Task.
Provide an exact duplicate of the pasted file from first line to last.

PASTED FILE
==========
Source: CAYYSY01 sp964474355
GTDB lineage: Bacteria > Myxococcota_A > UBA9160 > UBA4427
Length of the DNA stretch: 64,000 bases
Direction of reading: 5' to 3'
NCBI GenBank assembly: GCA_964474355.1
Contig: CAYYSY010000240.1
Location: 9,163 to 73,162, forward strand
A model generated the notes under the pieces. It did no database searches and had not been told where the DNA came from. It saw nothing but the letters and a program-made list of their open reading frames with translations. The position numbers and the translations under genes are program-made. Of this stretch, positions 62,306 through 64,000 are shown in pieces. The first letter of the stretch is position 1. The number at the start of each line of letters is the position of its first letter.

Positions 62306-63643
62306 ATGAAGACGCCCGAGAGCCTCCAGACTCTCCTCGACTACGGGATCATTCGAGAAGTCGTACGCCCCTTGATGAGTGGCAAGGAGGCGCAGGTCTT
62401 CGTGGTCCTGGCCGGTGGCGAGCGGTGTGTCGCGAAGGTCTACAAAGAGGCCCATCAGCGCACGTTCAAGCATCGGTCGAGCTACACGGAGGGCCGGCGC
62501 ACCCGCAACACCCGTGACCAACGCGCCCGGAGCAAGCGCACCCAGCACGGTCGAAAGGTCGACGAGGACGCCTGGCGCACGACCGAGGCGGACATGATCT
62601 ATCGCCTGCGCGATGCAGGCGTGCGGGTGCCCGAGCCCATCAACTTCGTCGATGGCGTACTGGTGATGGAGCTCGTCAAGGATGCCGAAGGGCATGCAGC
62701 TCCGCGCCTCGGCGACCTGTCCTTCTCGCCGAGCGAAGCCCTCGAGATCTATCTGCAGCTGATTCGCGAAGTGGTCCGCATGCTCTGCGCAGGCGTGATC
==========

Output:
Source: CAYYSY01 sp964474355
GTDB lineage: Bacteria > Myxococcota_A > UBA9160 > UBA4427
Length of the DNA stretch: 64,000 bases
Direction of reading: 5' to 3'
NCBI GenBank assembly: GCA_964474355.1
Contig: CAYYSY010000240.1
Location: 9,163 to 73,162, forward strand
A model generated the notes under the pieces. It did no database searches and had not been told where the DNA came from. It saw nothing but the letters and a program-made list of their open reading frames with translations. The position numbers and the translations under genes are program-made. Of this stretch, positions 62,306 through 64,000 are shown in pieces. The first letter of the stretch is position 1. The number at the start of each line of letters is the position of its first letter.

Positions 62306-63643
62306 ATGAAGACGCCCGAGAGCCTCCAGACTCTCCTCGACTACGGGATCATTCGAGAAGTCGTACGCCCCTTGATGAGTGGCAAGGAGGCGCAGGTCTT
62401 CGTGGTCCTGGCCGGTGGCGAGCGGTGTGTCGCGAAGGTCTACAAAGAGGCCCATCAGCGCACGTTCAAGCATCGGTCGAGCTACACGGAGGGCCGGCGC
62501 ACCCGCAACACCCGTGACCAACGCGCCCGGAGCAAGCGCACCCAGCACGGTCGAAAGGTCGACGAGGACGCCTGGCGCACGACCGAGGCGGACATGATCT
62601 ATCGCCTGCGCGATGCAGGCGTGCGGGTGCCCGAGCCCATCAACTTCGTCGATGGCGTACTGGTGATGGAGCTCGTCAAGGATGCCGAAGGGCATGCAGC
62701 TCCGCGCCTCGGCGACCTGTCCTTCTCGCCGAGCGAAGCCCTCGAGATCTATCTGCAGCTGATTCGCGAAGTGGTCCGCATGCTCTGCGCAGGCGTGATC